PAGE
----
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Dead sperm whale in The Wash, East Anglia, England. © CSIP-ZSL.

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Risso's dolphin © Andy Knight

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Fin whale (balaenoptera physalus) Three fin whales Gulf of California.

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A spinner dolphin leaping © Andrew Sutton/Eco2

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Orca (ID171) breaches off the coast of Scotland © Steve Truluck.

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Kiska the orca

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Risso’s dolphin MPA for North East Lewis?

We have been watching Risso’s dolphins foraging almost every day since we arrived last weekend to conduct our annual surveys off the Isle of Lewis in Scotland. Since we were last here…. drum roll please…. our survey area in North East Lewis has become a proposed Marine Protected Area (MPA) for these dolphins! We couldn’t be happier about this.

WDC nominated and supported this proposed designation from the start, including with scientific evidence from all our years of surveys and more than 35,000 of your letters of support to the Scottish government!

And it seems we couldn’t be luckier either. We’ve encountered some familiar Risso’s fins (rather than faces) foraging along the coastline, including mothers with youngsters that we have identified from previous years! This is great news as it adds to our evidence that the same dolphins are returning to this important feeding habitat.


Having spent a number of days along the coast, in the proposed MPA, we decided to head out towards the Shiant Islands. The stretch of water from Lewis to the Shiants has an ominous reputation for being rough and dangerous. Yet on this day it was calm and still and there was a low lying fog. It was a cloudy, grey day with a slow, lolloping swell and a metallic gunpowder sea, making ideal conditions for spotting animals.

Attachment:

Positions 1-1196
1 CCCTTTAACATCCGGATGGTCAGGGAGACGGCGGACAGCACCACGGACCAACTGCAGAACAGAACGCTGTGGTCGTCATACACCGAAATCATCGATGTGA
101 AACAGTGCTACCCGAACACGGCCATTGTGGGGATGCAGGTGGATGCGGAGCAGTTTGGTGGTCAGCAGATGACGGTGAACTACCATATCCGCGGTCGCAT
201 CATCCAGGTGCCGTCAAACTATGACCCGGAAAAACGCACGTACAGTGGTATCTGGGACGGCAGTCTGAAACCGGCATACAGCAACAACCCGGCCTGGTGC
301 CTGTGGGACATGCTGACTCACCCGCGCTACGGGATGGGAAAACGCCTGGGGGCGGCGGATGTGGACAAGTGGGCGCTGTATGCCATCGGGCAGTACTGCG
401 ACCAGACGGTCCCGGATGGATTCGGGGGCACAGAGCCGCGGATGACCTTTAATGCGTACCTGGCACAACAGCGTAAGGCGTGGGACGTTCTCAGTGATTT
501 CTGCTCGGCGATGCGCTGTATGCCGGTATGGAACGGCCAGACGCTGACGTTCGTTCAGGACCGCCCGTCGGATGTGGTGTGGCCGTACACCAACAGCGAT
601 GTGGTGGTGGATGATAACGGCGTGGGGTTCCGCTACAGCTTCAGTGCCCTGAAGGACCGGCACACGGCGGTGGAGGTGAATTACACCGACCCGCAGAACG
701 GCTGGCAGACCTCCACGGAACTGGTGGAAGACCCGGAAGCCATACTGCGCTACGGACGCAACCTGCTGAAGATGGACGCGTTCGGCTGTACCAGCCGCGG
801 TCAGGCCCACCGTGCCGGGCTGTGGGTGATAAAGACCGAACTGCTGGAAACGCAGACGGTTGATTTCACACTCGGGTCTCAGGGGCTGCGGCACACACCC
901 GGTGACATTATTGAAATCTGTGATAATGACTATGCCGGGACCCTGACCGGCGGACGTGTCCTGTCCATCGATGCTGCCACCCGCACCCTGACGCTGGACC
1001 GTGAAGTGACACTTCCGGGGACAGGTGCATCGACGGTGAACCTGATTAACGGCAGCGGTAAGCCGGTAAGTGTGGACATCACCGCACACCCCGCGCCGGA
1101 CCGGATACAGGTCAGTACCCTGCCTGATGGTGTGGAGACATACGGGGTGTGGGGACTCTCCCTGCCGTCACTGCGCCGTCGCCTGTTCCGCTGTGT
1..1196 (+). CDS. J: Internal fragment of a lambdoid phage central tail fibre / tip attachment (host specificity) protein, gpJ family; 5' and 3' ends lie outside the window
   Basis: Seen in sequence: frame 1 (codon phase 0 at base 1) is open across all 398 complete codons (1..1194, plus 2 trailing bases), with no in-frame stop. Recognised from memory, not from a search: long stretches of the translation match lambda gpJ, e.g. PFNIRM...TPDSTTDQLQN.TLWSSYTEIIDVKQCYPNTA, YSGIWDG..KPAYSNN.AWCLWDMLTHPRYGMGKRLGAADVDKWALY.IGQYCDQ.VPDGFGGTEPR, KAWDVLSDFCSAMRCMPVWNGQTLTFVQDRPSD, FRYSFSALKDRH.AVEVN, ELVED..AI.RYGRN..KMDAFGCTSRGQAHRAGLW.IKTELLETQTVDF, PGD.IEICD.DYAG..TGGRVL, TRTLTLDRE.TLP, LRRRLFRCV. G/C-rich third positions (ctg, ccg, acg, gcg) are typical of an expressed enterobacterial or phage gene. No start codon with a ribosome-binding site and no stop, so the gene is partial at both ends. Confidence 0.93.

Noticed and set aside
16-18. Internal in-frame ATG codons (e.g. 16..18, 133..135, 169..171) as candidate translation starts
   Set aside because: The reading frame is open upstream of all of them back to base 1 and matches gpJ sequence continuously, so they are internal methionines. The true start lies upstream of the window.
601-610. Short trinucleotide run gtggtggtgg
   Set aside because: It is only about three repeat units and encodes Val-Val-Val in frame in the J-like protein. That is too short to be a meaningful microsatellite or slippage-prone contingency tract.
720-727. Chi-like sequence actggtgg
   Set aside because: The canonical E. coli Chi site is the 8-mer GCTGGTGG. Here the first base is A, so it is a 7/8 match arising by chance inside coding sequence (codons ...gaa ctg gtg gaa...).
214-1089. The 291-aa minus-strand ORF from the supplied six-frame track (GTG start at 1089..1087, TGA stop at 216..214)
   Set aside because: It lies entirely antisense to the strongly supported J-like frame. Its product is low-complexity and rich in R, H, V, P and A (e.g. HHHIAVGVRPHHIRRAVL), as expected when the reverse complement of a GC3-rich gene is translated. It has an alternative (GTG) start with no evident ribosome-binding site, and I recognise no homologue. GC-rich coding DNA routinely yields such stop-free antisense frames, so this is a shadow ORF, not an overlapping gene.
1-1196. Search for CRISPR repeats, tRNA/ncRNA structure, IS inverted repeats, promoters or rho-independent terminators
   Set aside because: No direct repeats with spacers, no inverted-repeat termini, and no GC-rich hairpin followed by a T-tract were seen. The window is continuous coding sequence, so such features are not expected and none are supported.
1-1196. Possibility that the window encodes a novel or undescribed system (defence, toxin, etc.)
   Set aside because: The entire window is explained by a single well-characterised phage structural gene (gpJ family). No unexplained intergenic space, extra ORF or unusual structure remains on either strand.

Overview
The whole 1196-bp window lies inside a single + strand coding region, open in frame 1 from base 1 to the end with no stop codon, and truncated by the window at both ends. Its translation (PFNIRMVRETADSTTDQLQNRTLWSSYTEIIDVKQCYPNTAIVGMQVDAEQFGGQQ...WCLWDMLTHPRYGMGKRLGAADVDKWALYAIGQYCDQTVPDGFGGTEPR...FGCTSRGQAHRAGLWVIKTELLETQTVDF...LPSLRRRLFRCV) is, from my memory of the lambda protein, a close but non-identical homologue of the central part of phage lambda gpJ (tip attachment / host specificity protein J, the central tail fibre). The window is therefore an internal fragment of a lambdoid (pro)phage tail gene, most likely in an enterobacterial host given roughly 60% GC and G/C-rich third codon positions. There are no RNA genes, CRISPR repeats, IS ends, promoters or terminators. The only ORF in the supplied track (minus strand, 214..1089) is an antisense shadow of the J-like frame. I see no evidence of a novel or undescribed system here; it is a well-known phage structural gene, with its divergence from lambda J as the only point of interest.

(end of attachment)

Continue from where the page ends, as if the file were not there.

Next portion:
Except for the distant dredger that was working along the coast, there was no-one around but us. It was eerie and exciting and the Minch was full of marine life. We surveyed the edge of the Shiant East Bank proposed Marine Protected Area (proposed for various seabed features), encountering great feeding frenzies made up of minke whales, harbour porpoises, grey seals, gannets, fulmars and auks.

Then before we knew it, an acrobatic and boisterous pod of common dolphins came flying towards us. We were surrounded on all sides! Mum and calf pairs were leaping on our left and right sides in the wake of the stern and a group of larger adults were riding on our bow, often turning sideways on and peering up at us, as we were peering down at them. They were so close we could hear them whistling from on board the boat!

They stayed with us for ages, traveling at the speed of the boat, and spread out as far as we could see. They were seemingly escorting us through the Minch and back towards Lewis.

On our return journey we surveyed through the North-east Lewis proposed Risso’s dolphin MPA. And like almost every other day since we arrived here a week ago, the Risso’s were foraging within metres of the coast. This really is a special place. It’s one of just a handful of places where you can hope to see Risso’s dolphins so close to the shore in the world! Please watch this space for ways that you can help to ensure the proposed North East Lewis MPA becomes a reality and offers on-the-ground protection to this incredible and little known species.